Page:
There are a number of ways to carry out a community engagement process and the preferred methods are determined by the project, plan or strategy and its possible impact on the community. We identify which engagements require simple notification as opposed to in-depth community engagement using a social impact matrix.
How do you promote engagements?
An engagement may include multiple methods to maximise opportunities for the community’s interactions.
- Establishment of a Community Reference Group (CRG) will include sending out direct invitations to a random sample of people and inviting them to complete an Expression of Interest (2 weeks)
- Serving on a CRG could include attending meetings for several consecutive weeks with the longest period of service being 8 weeks in duration and the shortest being 2 weeks.
All online engagements such as online surveys, interactive maps etc are open for a minimum of two weeks. We find that most inputs from the community happen within the first 48 hours of an engagement opening.
Why do we send direct invitations for surveys via random sample?
There are many ways in which the opportunity to get involved in an engagement can be promoted including:
- Via the Melville Talks page
- Social media including Facebook and Instagram
- Invitations sent via random sample to City of Melville residents, ratepayers, library and LeisureFit members
- Posters on public noticeboards
- Advertorial in Melville Gazette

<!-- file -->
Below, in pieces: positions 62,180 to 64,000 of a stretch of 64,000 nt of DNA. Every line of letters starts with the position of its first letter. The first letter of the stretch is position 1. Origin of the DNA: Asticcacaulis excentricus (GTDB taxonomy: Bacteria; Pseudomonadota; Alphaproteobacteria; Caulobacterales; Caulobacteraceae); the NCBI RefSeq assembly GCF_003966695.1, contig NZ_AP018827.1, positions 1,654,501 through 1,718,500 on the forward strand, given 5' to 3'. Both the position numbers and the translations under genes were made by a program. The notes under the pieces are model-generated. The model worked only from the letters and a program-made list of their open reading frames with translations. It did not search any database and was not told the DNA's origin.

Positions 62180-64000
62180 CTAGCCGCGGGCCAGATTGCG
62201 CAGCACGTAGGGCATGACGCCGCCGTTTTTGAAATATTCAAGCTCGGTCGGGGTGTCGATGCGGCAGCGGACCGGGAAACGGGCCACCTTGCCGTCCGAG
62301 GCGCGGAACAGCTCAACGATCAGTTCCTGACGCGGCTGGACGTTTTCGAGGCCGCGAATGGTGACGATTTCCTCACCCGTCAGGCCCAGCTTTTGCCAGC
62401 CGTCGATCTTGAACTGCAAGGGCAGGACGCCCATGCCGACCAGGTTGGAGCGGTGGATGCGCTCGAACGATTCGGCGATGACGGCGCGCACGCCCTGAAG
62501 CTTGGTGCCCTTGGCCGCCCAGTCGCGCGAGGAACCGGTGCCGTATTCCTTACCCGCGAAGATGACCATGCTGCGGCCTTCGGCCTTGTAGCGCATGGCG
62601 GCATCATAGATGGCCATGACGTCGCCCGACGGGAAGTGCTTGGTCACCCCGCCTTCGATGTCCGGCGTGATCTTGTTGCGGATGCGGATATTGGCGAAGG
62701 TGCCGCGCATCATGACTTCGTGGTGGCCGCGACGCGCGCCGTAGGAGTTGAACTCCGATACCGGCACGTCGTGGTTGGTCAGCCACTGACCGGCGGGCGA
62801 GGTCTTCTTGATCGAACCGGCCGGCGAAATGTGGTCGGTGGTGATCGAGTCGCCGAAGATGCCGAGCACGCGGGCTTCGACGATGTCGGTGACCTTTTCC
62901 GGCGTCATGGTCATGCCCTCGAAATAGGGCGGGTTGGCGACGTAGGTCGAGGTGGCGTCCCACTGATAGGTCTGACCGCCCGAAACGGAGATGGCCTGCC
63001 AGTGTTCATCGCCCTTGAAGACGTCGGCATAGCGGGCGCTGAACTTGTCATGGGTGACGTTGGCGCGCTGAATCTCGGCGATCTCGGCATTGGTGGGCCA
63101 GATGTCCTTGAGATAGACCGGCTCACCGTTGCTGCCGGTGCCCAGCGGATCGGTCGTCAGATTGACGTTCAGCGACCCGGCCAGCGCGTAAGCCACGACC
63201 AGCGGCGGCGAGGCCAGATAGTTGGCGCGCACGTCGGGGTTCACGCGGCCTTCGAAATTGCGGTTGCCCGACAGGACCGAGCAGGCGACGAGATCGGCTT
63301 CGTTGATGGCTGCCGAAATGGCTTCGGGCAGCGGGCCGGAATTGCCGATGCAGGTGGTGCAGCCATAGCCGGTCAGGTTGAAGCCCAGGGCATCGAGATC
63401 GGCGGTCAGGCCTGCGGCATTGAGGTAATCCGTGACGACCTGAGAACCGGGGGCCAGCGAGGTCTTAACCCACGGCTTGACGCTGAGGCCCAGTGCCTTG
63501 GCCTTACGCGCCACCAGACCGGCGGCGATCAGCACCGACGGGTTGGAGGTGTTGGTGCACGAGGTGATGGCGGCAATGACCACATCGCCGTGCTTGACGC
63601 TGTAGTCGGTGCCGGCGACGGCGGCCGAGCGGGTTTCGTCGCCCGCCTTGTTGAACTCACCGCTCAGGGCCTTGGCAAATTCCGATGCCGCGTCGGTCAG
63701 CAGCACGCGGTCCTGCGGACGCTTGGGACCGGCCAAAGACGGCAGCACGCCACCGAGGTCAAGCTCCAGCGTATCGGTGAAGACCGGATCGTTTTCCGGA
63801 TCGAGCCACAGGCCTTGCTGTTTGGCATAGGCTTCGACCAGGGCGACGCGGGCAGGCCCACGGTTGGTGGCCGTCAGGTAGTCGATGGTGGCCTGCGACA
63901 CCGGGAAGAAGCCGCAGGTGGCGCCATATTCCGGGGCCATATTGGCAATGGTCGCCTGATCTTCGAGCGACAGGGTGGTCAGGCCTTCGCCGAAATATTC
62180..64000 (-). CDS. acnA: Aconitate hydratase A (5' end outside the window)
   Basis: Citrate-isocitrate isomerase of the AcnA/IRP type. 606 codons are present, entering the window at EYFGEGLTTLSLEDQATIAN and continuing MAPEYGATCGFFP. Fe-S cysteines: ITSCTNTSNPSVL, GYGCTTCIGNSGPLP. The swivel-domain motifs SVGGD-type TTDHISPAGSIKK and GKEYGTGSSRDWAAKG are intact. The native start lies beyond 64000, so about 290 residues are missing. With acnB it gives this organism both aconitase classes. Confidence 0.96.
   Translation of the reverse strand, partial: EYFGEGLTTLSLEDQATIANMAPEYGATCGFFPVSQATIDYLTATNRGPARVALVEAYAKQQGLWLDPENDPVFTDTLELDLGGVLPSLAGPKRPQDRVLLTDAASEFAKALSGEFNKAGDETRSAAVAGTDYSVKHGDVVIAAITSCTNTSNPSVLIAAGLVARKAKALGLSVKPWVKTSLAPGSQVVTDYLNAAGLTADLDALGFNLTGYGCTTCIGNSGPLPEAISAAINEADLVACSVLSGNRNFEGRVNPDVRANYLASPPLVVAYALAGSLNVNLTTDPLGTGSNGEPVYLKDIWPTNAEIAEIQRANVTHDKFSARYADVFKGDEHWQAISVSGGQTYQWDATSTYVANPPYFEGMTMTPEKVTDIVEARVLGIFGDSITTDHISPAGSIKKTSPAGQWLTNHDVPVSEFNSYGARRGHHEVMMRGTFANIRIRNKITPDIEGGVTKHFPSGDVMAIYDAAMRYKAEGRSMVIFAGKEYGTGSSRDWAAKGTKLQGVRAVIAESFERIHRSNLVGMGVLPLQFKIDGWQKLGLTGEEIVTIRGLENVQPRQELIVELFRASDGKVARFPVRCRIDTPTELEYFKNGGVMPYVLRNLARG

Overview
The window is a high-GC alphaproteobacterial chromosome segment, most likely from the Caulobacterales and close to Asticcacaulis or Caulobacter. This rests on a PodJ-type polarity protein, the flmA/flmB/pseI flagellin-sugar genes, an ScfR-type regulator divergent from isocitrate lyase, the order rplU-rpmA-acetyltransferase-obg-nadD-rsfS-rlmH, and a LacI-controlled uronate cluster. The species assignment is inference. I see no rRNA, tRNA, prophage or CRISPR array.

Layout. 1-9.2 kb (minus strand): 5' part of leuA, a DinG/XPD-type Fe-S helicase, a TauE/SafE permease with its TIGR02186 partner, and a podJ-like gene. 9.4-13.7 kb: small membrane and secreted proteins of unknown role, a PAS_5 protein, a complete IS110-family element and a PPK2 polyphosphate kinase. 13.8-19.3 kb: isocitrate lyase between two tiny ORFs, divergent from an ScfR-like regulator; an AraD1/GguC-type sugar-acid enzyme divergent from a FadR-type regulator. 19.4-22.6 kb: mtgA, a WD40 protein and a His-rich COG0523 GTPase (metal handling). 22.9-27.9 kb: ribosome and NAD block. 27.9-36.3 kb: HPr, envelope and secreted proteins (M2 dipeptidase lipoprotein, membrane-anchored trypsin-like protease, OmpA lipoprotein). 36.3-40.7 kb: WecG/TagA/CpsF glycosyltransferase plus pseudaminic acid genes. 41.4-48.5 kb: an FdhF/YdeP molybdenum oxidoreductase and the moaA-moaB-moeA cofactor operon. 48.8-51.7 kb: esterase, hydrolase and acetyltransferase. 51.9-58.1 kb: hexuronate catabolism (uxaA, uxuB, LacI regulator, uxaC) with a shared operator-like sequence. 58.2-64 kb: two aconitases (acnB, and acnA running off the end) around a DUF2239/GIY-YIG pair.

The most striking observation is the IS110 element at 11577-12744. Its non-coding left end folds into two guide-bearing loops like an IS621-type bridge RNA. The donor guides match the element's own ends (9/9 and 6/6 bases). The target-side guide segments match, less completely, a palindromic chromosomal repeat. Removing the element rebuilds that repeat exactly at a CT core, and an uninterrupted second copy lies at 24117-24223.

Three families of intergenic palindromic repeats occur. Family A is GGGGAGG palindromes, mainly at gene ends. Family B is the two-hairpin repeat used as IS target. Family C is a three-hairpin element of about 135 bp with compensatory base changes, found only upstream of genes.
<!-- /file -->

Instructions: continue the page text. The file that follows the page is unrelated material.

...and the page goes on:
- Information in the Melville Talks eNews and other City of Melville eNews
- Signage if an engagement is for a specific location
- Information in media releases
What if I want to participate in the survey but don't receive an invitation?
If you want to consult with the community using a survey and have certainty about the results, you must have two things:
- A sample frame or list from which you draw the sample
- A sample size which is representative of the population you want to survey
Until recent times, market researchers could use the phone book as their sample frame, randomly selecting potential participants from the listings and would for example call every 10th person in the phone book until they reached the correct sample size for the required demographics.
Our sample frame
At the City of Melville, our sample frame is our customer service database which contains over 25,000 email addresses collected from people using one of our 200 produces and services. It includes ratepayers, registered dog/cat owners, Library and LeisureFit members, people who have a pool inspected or report graffiti to name a few.
We know that inviting people to participate via email is the most efficient and cost effective way to get the best results as opposed to letters, using market research services and advertising in local newspapers. By sending direct emails people are made aware about opportunities to engage even if they choose not to respond to our invitation. This is reflected in the open rate of our email invitations and the visitor numbers to Melville Talks which is consistently higher than the number of people who choose to participate.
When conducting a survey we also ensure demographic data is collected from participants. We can then determine the extent to which a sample is demographically representative by comparing who responded against the Australian Bureau of Statistics profile for the same area.
How can I become part of the sample used by the City